Housing prices around the San Francisco Bay area are out of reach for many people, so some young entrepreneurs, artists and tech industry workers are creating their own houses using converted shipping containers. But as VOA's Mike O’Sullivan reports from Oakland, the effort requires ingenuity and dealing with restrictive local laws.
Video

Video Arctic Draws International Competition for Oil

A new geopolitical “Great Game” is underway in earth’s northernmost region, the Arctic, where Russia has claimed a large area for resource development and President Barack Obama recently approved Shell Oil Company’s test-drilling project in an area under U.S. control. Greg Flakus reports.
Video

Video Philippine Maritime Police: Chinese Fishermen a Threat to Country’s Security

China and the Philippines both claim maritime rights in the South China Sea.  That includes the right to fish in those waters. Jason Strother reports on how the Philippines is catching Chinese nationals it says are illegal poachers. He has the story from Palawan province.
Video

Video Technique May Eliminate Drill-and-Fill Dental Care

Many people dread visiting dentists because they're afraid of drills. Now, however, a technology developed by a British firm promises to eliminate the need for mechanical cleaning of dental cavities by speeding a natural process of tooth repair. VOA’s George Putic reports.
Video

Video China's Spratly Island Building Said to Light Up the Night 'Like A City'

Southeast Asian countries claim China has illegally seized territory in the Spratly islands. It is especially a concern for a Philippine mayor who says Beijing is occupying parts of his municipality. Jason Strother reports from the capital of Palawan province, Puerto Princesa.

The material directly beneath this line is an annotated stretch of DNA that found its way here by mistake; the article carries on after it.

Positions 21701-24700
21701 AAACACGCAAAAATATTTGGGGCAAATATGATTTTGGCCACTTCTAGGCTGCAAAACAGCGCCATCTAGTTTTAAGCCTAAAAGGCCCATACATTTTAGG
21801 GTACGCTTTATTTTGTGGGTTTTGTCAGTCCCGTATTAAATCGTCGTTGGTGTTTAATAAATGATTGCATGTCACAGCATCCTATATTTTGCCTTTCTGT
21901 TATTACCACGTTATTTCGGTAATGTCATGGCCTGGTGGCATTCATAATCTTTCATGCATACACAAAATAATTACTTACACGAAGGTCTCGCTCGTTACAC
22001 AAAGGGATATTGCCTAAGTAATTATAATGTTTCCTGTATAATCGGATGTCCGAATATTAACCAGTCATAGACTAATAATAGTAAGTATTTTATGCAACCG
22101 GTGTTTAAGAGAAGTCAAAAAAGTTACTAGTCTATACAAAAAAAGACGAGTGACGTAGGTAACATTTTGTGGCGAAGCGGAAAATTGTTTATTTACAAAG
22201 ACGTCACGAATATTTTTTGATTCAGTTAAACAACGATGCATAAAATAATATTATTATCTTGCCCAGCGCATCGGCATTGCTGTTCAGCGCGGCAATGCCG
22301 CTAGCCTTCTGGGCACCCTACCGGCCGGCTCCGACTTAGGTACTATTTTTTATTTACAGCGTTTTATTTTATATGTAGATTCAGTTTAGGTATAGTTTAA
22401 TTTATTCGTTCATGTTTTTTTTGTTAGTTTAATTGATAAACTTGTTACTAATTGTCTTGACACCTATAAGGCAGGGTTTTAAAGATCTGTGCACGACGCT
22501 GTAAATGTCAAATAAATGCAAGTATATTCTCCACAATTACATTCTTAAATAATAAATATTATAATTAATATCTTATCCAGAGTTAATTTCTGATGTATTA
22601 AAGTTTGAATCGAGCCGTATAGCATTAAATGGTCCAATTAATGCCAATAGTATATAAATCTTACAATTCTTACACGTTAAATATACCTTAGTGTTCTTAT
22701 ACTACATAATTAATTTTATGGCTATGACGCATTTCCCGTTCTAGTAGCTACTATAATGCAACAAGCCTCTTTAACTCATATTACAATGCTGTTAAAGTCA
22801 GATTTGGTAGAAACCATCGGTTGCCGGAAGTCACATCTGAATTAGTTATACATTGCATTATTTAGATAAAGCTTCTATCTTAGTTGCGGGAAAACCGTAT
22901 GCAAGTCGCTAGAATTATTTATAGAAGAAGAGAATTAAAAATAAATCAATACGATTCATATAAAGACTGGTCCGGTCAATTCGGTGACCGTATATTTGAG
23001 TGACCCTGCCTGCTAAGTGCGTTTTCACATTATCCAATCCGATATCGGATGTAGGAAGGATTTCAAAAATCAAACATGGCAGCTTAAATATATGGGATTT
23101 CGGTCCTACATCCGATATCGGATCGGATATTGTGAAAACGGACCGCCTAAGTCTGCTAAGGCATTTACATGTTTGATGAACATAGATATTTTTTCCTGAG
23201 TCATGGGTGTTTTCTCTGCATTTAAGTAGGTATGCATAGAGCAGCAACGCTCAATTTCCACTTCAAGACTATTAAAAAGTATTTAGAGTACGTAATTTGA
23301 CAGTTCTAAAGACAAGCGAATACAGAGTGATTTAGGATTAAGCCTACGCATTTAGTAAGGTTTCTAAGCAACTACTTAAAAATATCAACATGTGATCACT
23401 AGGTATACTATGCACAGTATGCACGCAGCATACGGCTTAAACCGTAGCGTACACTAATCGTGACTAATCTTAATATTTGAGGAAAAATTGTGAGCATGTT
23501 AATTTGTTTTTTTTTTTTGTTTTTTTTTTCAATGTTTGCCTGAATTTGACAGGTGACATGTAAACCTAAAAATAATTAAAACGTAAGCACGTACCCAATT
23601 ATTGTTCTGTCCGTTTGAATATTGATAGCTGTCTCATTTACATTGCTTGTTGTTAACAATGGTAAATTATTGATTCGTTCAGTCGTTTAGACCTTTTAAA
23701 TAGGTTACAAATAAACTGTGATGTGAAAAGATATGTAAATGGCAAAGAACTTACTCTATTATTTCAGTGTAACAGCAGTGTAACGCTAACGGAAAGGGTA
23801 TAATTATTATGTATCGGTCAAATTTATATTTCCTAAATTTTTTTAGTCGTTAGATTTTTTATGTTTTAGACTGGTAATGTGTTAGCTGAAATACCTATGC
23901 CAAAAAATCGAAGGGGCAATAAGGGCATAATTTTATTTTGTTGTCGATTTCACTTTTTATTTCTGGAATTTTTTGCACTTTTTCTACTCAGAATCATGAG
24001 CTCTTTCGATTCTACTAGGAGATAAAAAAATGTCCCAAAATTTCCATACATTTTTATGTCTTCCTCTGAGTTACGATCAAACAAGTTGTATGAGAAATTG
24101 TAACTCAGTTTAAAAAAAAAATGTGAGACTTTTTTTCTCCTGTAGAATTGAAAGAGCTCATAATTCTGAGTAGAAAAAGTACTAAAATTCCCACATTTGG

Video

Video Ages-old Ice Reveals Secrets of Climate Change

Ice caps don't just exist at the world's poles. There are also tropical ice caps, and the largest sits atop the Peruvian Andes - but it is melting, quickly, and may be gone within the next 20 years. George Putic reports scientists are now rushing to take samples to get at the valuable information about climate change locked in the ice.
Video

Video French Experiment in Integrating Roma Under Threat

Plans to destroy France’s oldest slum have sparked an outcry on the part of its Roma residents. As Lisa Bryant reports from the Paris suburb of La Courneuve, rights groups argue the community is a fledgling experiment on integrating Roma who are often outcasts in many parts of Europe.
Video

Video Kenyans Turn to Agriculture for Business

Each year Kenyan universities continue to churn out graduates for the job market despite the already existing high rate of unemployment among youth in the country. Some of these young men and women have realized that agriculture can be as rewarding as any other business or job, and they are resorting to agribusiness in large numbers as a way of tackling unemployment. Rael Ombuor reports for VOA.
Video

Video First Women Graduate Elite Army Ranger School

Two women are making history for the U.S. Army by proving they are among the toughest of the tough. VOA's Carla Babb reports from Fort Benning, Georgia as 94 men and those two women rise as graduates of the difficult Ranger school.

VOA Blogs